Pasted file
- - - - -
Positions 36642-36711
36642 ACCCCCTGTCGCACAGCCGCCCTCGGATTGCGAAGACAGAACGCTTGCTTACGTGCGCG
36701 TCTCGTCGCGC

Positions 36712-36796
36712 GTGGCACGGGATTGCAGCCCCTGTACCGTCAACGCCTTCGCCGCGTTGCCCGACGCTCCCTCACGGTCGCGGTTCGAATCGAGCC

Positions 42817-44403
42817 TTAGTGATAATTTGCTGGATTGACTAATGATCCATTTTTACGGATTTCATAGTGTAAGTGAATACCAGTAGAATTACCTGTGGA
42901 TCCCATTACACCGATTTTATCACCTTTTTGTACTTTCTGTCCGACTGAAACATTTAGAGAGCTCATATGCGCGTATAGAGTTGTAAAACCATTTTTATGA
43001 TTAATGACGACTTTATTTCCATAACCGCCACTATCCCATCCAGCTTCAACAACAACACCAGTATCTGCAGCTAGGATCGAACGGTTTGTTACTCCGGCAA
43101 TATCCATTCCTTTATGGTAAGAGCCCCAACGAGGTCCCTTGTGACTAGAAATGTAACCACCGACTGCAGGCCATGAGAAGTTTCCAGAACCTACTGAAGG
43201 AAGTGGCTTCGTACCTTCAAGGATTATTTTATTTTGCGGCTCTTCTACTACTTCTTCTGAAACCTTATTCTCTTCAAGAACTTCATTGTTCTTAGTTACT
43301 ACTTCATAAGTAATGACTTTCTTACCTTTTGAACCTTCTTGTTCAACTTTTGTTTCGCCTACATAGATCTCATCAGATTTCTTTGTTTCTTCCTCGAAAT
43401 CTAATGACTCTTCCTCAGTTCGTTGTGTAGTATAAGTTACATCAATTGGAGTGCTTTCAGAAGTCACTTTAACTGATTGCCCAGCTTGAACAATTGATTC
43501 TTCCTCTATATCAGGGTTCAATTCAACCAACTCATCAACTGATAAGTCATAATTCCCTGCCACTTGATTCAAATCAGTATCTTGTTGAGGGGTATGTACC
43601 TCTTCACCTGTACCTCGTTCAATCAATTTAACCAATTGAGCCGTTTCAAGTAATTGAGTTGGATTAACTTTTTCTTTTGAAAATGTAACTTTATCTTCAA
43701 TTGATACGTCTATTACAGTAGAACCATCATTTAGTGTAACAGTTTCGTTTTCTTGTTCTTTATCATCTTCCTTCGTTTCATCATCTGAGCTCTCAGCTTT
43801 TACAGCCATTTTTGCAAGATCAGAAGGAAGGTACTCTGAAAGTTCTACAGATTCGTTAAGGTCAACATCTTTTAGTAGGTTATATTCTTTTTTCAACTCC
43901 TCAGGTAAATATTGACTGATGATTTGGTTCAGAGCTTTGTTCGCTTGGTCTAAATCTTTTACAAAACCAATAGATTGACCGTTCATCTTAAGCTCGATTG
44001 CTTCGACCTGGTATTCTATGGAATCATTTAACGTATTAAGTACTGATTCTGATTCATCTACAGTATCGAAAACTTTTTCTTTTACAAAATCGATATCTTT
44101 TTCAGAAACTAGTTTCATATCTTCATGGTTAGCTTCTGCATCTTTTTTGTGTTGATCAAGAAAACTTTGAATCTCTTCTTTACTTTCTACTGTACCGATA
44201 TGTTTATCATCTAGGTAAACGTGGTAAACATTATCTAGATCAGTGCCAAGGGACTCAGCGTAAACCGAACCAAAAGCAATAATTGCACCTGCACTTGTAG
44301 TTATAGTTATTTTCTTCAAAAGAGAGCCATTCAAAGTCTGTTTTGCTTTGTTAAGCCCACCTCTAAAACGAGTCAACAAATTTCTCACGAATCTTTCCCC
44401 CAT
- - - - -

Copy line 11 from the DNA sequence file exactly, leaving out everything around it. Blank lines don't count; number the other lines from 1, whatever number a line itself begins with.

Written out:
43201 AAGTGGCTTCGTACCTTCAAGGATTATTTTATTTTGCGGCTCTTCTACTACTTCTTCTGAAACCTTATTCTCTTCAAGAACTTCATTGTTCTTAGTTACT